April 3, 2011
It’s springtime in Vienna (and it’s a pity that the song “Springtime for Hitler” from the movie “The Producers” is playing in my head), and the Viennese are indulging their endearing pet passions: a love of ice cream and the outdoors.
|Spring in Vienna|
|Ice Cream Line|
When we arrived at the end of July last year, it was miserably hot, and we quickly noticed these unusually long lines on certain sidewalks, whether in the village of Laxenburg or in Vienna. When we investigated, the explanation was unexpected: the lines were out the door and down the block in front of any ice cream and/or gelato salon. Everyone was indulging. Day after day after day. We chalked it up to the late summer heat but now realize that wasn’t the entire explanation.
This is our first spring in Vienna, and the moment hints of spring appeared, the outside cafes sprang to life, leading to a remarkable sight. It was still chilly a couple of weeks ago, and on the Graben in the First District, we stared in delight as women bundled in full-length fur coats and winter boots sat in outdoor cafes licking ice cream cones.
|Ice Cream Goddesses|
Today it was absolutely gorgeous shirt-sleeve and sandals weather, and Jim and I wandered for hours, first in the Ninth District, and then in the First, where the streets were bright with the colors of every flavor of ice cream imaginable being savored by young and old, denizens and tourists; even dogs and babies in strollers were in ice cream heaven. Our shared dish of basic vanilla and chocolate ice cream, boring as it might have been, counted as our baptism into Austrian ice cream indulgence.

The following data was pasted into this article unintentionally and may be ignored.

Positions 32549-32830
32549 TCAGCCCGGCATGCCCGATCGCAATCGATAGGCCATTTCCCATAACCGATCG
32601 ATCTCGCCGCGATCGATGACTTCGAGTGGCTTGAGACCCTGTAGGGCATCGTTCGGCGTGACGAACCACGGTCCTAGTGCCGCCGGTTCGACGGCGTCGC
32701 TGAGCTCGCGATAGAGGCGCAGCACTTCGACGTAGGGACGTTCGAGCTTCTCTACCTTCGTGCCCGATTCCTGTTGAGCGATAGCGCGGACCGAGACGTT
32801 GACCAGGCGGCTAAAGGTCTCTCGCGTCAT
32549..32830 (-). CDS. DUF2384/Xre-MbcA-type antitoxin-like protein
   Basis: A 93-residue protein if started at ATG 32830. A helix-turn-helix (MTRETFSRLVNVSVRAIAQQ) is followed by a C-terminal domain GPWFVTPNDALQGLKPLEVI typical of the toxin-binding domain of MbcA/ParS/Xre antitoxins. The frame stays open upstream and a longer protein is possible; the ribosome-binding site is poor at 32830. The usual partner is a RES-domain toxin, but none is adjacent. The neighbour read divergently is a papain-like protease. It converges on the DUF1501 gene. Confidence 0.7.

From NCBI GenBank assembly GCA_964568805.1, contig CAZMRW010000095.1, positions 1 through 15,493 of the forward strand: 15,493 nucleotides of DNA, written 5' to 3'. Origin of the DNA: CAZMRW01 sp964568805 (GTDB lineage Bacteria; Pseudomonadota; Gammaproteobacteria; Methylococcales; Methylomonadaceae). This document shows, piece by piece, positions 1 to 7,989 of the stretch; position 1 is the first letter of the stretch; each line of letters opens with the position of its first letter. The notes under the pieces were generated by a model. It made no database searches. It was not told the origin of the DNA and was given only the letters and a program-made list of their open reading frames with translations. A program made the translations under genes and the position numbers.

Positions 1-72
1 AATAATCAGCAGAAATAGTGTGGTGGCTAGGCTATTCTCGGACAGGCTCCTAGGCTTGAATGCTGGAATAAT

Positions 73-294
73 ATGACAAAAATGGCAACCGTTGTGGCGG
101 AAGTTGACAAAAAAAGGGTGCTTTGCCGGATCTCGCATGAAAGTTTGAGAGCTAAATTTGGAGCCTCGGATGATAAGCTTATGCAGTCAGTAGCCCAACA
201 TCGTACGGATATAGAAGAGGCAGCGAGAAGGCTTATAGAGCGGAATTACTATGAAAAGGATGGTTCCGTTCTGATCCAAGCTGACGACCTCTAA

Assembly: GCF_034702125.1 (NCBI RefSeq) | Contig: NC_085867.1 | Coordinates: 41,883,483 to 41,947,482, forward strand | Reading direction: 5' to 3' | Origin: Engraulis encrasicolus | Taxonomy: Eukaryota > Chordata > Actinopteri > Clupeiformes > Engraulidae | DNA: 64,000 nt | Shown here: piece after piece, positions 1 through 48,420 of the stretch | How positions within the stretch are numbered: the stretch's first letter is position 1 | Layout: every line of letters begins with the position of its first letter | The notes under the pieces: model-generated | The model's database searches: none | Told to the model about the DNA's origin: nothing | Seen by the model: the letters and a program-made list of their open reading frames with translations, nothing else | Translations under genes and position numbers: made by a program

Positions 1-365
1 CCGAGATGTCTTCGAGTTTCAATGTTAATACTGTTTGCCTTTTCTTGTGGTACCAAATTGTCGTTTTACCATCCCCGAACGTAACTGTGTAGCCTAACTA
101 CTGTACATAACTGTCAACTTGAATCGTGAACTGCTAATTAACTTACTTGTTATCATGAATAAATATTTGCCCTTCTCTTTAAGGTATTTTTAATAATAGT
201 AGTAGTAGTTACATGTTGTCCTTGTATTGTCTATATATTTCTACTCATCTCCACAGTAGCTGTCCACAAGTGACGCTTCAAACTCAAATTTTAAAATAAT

April 10, 2011
How did this happen? Now it’s a week later and one would think that time is flying because we’re just having so much fun. Not necessarily so. It’s one of those days when I simply can’t think or write, so despite my earlier promises, Jim’s the blogger of the day:
I read in the Austrian Times, an online tabloid in English, that a little market square in the First District was going to have a stack of 4,000 Easter eggs … setting the record for Europe. It is becoming clear that Austrians love holidays. Eggs are everywhere and, apparently, it isn't enough just to have eggs; you've got to have more than the rest of the European Union (the U.S. apparently doesn't count).
So, on the glorious day Misti mentioned, we headed for that market and, while I didn't find the promised mountain of eggs (there are still a couple of weeks to go, so it may happen), eggs of every size, hue, pattern and texture were hanging from various displays or tumbled together in bins. And all of those Christmas Markets we visited and wrote about … they're back as Easter Markets. Squares are filled with little houses from which everything Easter is being sold.
We even came across a table where a guy was selling an antique cannon and very old artificial limbs -- literally an arm and a leg. And right next to them was a little basket of Easter eggs.
Vienna is known for miniatures … small bronzes of everything from famous people to dancing frogs. Misti bought me a beautiful one for Christmas. We walked by our favorite antique miniature store yesterday and -- surprise, surprise -- there were lots of little bunnies. In one display, the bunnies were sitting at desks, learning arithmetic.
|Bunnies learning math|
As we haven't got anything profound to say this time out, I'm including some images Keiran has taken on his photo excursions around Vienna. He likes shooting people and architecture in black and white, and here are some random samples of people around town. The fisheye image is the Votive Kirche from the underground tram stop we use several times a week.
We neglected to tell you in the last blog what the top image was. We still won't, because we don't know exactly, but it is what remains of a painting on a wall inside a church in the First District. If I recall correctly, it dates back to about 1300. I'll get more details next time we're near there.
And today's top image is one we have walked by scores of times and never really noticed. There is a building on our way downtown that has lilacs blooming out front and an inlaid arch around the rather normal looking doors. The image at the top is just one section of the inlay.